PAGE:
The objectives of this Association are:
To work as an advocate for its member businesses located along or in the area of the Georgetown
Promote a clean and healthy business friendly environment in which all businesses can grow and prosper
Georgetown Business Association Objectives
The Georgetown Business Association (GBA), established in 1976, is a non-profit membership organization committed to maintaining and improving the climate for conducting business in Georgetown. Members are offered opportunities to connect through events such as monthly networking receptions and various outreach initiatives.
The GBA also advocates on behalf of Georgetown businesses and professionals by monitoring legislation from the DC city council, actions from the ANC Board and relevant government and community organizations. Leaders and members actively attend and speak at hearings while engaging political figures to achieve an optimal business environment in Georgetown.
Frequently Asked Questions
We often hear, “I don’t live or work in the area can I still join?”
The answer is yes!
Any individual, association, corporation, partnership, limited liability company, or office of government having an interest in the objectives of the Association shall be eligible to apply for membership upon payment of applicable dues.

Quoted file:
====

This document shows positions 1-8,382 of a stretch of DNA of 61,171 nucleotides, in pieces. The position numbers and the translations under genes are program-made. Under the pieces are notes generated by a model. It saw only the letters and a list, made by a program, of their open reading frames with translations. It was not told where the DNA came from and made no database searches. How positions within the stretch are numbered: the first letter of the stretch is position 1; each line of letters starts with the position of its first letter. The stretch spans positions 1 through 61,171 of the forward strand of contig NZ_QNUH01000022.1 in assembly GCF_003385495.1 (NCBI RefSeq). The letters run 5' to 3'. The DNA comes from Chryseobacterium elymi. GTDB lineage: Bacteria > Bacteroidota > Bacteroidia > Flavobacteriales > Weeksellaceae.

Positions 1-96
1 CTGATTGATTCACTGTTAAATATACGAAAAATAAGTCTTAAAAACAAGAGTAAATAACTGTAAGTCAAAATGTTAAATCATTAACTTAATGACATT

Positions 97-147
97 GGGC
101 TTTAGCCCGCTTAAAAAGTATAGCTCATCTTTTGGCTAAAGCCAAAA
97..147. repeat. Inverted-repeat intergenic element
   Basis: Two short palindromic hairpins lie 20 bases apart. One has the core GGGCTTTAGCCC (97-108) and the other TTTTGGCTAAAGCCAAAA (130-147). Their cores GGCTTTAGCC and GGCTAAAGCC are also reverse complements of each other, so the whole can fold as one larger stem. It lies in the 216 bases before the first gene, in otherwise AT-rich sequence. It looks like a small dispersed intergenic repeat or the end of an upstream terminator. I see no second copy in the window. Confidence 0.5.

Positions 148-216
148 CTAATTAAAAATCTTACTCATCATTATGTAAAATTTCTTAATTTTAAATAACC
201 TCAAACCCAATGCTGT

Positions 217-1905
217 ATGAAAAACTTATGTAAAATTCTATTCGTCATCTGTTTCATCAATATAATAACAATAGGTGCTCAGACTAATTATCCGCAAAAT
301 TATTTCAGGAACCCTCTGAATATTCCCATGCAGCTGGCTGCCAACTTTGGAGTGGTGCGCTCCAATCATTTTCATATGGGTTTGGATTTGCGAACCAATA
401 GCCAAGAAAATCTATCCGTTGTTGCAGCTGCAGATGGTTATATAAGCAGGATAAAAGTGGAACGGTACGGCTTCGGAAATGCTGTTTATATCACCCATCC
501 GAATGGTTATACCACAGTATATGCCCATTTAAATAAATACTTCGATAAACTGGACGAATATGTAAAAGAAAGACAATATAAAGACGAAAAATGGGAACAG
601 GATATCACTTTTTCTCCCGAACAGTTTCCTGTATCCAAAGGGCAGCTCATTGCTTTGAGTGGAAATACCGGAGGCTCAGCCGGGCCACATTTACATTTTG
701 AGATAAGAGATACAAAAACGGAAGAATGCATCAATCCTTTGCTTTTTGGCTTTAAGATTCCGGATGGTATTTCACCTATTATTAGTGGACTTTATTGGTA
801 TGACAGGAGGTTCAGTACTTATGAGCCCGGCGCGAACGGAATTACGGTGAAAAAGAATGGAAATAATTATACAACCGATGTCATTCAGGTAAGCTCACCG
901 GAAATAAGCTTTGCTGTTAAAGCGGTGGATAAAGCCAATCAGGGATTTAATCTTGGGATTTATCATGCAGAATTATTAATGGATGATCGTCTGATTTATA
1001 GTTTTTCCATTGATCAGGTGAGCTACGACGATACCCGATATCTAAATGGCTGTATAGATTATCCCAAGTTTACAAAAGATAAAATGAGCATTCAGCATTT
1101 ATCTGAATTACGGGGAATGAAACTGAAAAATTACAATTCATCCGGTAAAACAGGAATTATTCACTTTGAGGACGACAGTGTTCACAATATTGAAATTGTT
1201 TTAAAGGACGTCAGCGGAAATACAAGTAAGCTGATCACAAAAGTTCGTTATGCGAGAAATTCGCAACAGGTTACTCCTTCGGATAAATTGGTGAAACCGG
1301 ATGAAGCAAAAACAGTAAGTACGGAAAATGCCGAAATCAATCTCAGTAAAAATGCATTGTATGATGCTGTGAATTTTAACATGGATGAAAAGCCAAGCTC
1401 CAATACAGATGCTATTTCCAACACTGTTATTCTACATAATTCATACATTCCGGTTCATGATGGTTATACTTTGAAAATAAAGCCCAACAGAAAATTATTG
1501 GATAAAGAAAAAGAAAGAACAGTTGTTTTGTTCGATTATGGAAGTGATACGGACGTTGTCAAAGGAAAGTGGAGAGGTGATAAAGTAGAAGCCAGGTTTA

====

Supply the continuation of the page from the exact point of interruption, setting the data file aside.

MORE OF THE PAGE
Is millennial entrepreneurship increasing?
Advocacy research shows that in 2014, millennials were less likely to be self-employed than older individuals. This research also shows that the rate of self-employment among individuals age 15 to 34 has been gradually declining since 1990. Source: “The Missing Millennial Entrepreneurs,” February 2016.
How are small businesses financed?
The most common source of capital to finance business expansion is personal and family savings (21.9% of small firms), followed by business profits and assets (5.7%), business loans from financial institutions (4.5%), and business credit cards from banks (3.3%).
How are most small businesses legally organized?
The majority of nonemployer establishments are sole proprietorships (86.4%), while only 14.4% of establishments at small employer firms are sole proprietorships. Nearly half of the establishments at small employer firms are S-corporations. Table 3 shows details.